Focusing Tips by Fiona Parr

I'm often asked questions which I feel are relevant to many people. So I share my responses here which I hope will provide a helpful insight for everyone involved in Focusing and an overview if you are new to Focusing.
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I recently attended a TIFI (Focusing Insitute) ‘roundtable’ seminar with William Hernández Equador and Soti Grafanaki from Greece/Canada.

They have spent years researching and developing the ‘natural pause as the precursor of the felt sense and felt sense literacy (FSL)’.
They have now brought out a book, and they shared some of their insights with us.

I was struck by the simplicity and directness of their exercises, which led to a place where there weren’t any words.
This helped us to bypass habitual thought, and moved us into present moment experiencing.
With the help of a volunteer, William showed us an exercise that can help to move into the immediacy of the moment.

Imagine an apple.
You could name it and describe it.
Now try and answer the question ‘what is that?’, without using any words.
Keep saying to yourself what is that, and don’t answer in words.
Notice what comes there.
Maybe there’s a sensory response.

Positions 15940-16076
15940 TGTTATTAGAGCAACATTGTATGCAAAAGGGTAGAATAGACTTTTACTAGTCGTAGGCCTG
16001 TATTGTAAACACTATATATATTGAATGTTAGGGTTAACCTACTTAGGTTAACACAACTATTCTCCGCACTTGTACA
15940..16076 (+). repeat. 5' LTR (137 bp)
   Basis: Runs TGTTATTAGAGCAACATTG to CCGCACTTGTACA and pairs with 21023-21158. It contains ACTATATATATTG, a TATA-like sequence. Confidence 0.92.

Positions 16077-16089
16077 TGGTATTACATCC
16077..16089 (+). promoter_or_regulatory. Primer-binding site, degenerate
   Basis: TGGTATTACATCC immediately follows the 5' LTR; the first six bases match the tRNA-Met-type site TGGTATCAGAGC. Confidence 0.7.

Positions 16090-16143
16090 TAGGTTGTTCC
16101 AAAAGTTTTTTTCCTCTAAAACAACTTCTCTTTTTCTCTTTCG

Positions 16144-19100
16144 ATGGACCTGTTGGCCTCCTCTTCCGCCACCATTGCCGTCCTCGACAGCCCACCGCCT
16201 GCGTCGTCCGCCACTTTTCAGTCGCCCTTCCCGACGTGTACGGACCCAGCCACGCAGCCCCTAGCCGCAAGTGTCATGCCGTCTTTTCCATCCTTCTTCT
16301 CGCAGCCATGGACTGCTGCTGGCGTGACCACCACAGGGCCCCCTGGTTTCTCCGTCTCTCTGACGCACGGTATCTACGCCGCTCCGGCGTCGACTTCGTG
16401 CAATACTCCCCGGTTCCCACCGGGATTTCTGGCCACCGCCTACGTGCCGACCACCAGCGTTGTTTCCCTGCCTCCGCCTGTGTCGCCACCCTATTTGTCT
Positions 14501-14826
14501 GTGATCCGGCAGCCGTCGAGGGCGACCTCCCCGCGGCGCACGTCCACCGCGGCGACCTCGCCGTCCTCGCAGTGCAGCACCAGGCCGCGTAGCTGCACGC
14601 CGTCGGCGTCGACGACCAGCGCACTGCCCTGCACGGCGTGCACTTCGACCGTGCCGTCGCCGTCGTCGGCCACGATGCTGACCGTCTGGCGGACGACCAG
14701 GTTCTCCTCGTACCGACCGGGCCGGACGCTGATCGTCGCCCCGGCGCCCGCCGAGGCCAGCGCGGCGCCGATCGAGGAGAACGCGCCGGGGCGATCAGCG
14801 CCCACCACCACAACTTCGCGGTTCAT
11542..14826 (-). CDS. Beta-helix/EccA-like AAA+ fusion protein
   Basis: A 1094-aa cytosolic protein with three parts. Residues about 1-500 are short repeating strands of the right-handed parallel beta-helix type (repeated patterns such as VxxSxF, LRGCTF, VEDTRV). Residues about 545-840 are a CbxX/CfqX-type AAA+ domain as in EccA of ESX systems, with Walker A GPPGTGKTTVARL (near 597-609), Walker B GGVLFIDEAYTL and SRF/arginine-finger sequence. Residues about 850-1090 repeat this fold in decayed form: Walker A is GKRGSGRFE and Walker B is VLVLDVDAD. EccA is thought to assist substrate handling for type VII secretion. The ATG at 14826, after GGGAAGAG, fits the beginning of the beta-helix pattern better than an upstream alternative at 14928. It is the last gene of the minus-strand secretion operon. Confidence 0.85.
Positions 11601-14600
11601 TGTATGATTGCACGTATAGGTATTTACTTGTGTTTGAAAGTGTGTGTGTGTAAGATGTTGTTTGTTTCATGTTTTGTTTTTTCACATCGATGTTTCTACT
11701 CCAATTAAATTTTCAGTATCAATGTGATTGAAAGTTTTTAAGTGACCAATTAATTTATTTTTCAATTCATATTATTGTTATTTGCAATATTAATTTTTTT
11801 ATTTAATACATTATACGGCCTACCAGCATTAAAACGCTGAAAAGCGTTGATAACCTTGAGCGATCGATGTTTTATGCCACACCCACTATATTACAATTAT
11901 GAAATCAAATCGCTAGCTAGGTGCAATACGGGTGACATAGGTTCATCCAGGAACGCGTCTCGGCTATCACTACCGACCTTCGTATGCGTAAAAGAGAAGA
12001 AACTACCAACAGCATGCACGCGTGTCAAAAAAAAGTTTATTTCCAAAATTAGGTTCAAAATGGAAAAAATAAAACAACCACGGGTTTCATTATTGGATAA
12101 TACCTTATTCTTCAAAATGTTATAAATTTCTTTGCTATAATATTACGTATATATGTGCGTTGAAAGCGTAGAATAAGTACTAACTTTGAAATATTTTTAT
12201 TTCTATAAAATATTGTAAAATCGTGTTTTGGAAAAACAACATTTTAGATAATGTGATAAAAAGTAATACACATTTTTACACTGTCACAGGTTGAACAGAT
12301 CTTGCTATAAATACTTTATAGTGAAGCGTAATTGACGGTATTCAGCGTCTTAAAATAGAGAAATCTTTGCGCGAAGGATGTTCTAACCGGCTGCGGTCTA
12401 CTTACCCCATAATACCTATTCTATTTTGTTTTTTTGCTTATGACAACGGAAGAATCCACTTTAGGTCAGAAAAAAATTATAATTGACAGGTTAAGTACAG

If so, keep going, beyond the sensory.
What happens next?

I found this a fascinating experience.
Everyone’s responses are different.
It brought in me a distinct felt sense, and no words came.
I loved how I was catapulted from habitual thinking into immediate experience.

I think there can be helpful applications here for Focusing.
It can be all too easy to follow well-trodden paths when you are Focusing.
Familiar sensations arise, or patterns of thought and experience.
You may get to know different ‘parts’ of you, that respond in predictable ways.

This may be a helpful way to start your Focusing session..
Then I suggest you try asking ‘what is that?’ without answering in words.
Just stay there with your attention, and wait to see what comes.
If you are not just following habitual known ways of thought and being, you will need to wait and be patient for something new to come.
It helps to be curious, and that simple question supports your open curiosity.

See William and Soti’s website